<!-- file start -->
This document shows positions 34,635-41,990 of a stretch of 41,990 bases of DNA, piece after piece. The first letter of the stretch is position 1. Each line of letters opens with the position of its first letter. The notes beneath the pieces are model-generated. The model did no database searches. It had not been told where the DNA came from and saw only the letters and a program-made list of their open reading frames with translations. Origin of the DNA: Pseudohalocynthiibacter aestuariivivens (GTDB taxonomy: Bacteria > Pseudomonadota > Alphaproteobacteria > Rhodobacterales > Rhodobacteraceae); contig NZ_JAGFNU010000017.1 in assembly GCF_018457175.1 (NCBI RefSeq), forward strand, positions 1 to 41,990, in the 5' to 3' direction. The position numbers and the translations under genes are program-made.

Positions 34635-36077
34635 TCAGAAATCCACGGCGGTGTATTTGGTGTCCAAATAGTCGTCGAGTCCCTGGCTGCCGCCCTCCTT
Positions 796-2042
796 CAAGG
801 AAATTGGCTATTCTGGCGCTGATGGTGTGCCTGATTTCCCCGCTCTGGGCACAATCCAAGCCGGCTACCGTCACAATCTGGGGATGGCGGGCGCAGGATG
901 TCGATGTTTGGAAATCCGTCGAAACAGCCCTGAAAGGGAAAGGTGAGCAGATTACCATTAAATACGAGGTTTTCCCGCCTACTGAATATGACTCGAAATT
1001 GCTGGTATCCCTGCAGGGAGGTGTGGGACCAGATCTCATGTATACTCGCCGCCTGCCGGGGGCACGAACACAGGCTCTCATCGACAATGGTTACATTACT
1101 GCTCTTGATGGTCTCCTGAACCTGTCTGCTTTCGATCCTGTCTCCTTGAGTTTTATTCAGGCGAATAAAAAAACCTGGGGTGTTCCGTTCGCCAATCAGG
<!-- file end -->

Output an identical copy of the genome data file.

This document shows positions 34,635-41,990 of a stretch of 41,990 bases of DNA, piece after piece. The first letter of the stretch is position 1. Each line of letters opens with the position of its first letter. The notes beneath the pieces are model-generated. The model did no database searches. It had not been told where the DNA came from and saw only the letters and a program-made list of their open reading frames with translations. Origin of the DNA: Pseudohalocynthiibacter aestuariivivens (GTDB taxonomy: Bacteria > Pseudomonadota > Alphaproteobacteria > Rhodobacterales > Rhodobacteraceae); contig NZ_JAGFNU010000017.1 in assembly GCF_018457175.1 (NCBI RefSeq), forward strand, positions 1 to 41,990, in the 5' to 3' direction. The position numbers and the translations under genes are program-made.

Positions 34635-36077
34635 TCAGAAATCCACGGCGGTGTATTTGGTGTCCAAATAGTCGTCGAGTCCCTGGCTGCCGCCCTCCTT
Positions 796-2042
796 CAAGG
801 AAATTGGCTATTCTGGCGCTGATGGTGTGCCTGATTTCCCCGCTCTGGGCACAATCCAAGCCGGCTACCGTCACAATCTGGGGATGGCGGGCGCAGGATG
901 TCGATGTTTGGAAATCCGTCGAAACAGCCCTGAAAGGGAAAGGTGAGCAGATTACCATTAAATACGAGGTTTTCCCGCCTACTGAATATGACTCGAAATT
1001 GCTGGTATCCCTGCAGGGAGGTGTGGGACCAGATCTCATGTATACTCGCCGCCTGCCGGGGGCACGAACACAGGCTCTCATCGACAATGGTTACATTACT
1101 GCTCTTGATGGTCTCCTGAACCTGTCTGCTTTCGATCCTGTCTCCTTGAGTTTTATTCAGGCGAATAAAAAAACCTGGGGTGTTCCGTTCGCCAATCAGG